Three men who attacked a group of cattle transporters in Madhya Pradesh’s Khandwa district on Sunday, tying them up and forcing them to chant “gau mata ki jai”, were released on bail on Tuesday. But the cattle transporters, who were booked under various sections of the state’s anti-cow slaughter law, will remain in police custody at least till July 19, a police officer told Scroll.in.
The incident occurred on July 7, when a group of cow protection vigilantes allegedly stopped several men transporting cattle in trucks at Sanwalikheda village in Khandwa’s Khalwa block. The vigilantes tied up the men and forced them to their knees. In a video of the incident that Scroll.in has not independently verified, 16 men can be seen kneeling on the side of the road, tied together with a rope, holding their ears and chanting “gau mata ki jai”. According to the police, around 100 villagers then paraded the men along a two-kilometre stretch to the police station in Khalwa.
On Tuesday, Khalwa police inspector Harishankar Rawat told Scroll.in that 15 men had been booked for tying up the cow transporters and parading them to the police station. “Twelve of these men are unidentified persons,” the inspector said. “The other three were arrested but their offences are bailable so they have been granted bail.”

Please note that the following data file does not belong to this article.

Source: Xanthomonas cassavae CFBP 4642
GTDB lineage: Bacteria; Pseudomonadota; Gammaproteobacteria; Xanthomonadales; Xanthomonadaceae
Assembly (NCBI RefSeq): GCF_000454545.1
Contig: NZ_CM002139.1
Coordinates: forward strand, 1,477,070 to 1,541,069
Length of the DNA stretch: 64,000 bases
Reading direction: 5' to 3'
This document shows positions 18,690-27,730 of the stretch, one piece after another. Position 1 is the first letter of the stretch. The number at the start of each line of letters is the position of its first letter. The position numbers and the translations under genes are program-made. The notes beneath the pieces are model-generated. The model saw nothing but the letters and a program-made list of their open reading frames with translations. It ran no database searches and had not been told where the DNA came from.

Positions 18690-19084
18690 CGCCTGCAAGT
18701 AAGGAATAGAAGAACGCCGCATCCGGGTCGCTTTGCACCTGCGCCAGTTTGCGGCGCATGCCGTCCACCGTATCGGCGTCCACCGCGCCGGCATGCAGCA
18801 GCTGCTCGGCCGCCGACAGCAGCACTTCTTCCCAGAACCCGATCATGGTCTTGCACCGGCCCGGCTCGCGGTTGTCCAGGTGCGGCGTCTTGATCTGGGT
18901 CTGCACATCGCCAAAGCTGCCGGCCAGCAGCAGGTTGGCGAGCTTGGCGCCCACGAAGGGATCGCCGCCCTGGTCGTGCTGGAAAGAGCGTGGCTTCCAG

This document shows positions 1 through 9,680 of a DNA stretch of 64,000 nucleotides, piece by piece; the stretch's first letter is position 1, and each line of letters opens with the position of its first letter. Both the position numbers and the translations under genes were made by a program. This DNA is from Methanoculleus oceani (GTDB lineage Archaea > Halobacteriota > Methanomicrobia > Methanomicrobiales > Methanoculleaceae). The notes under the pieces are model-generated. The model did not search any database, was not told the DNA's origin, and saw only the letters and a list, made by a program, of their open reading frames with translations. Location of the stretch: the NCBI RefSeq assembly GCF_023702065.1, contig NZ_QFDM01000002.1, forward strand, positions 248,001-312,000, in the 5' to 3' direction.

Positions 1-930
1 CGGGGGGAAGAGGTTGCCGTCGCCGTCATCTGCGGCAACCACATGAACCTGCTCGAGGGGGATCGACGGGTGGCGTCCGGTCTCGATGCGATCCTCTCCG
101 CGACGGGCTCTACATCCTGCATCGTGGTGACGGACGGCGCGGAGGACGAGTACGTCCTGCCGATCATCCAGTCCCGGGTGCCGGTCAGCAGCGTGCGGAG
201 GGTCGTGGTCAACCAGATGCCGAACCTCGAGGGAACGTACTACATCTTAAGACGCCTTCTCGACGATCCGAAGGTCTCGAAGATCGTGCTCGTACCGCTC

The three men had been booked under sections of the Indian Penal Code dealing with voluntarily causing hurt, wrongful restraint and confinement and performing obscene acts in public. According to the Indian Express, they belong to the Bajrang Dal, a right-wing Hindutva organisation.
On June 27, the Congress-led government in Madhya Pradesh cleared an amendment to the anti-cow slaughter law to punish cow vigilantes held guilty of violence with up to three years of imprisonment and a fine of up to Rs 50,000. However, this amendment has not yet come into force.
Rawat confirmed that the 25 cow transporters attacked by the cow vigilantes have been arrested under the Madhya Pradesh Govansh Vadh Pratishedh Adhiniyam or the anti-cow slaughter law. “They have been booked for animal cruelty and for not having a license to transport cattle,” said Rawat.
Under the law, transportation of cattle without a bona fide licence is a non-bailable offence punishable by imprisonment for up to three years and/or a fine of Rs 5,000.
“The men will be kept in Khandwa jail till July 19, when they will be brought before the district magistrate,” the police inspector said.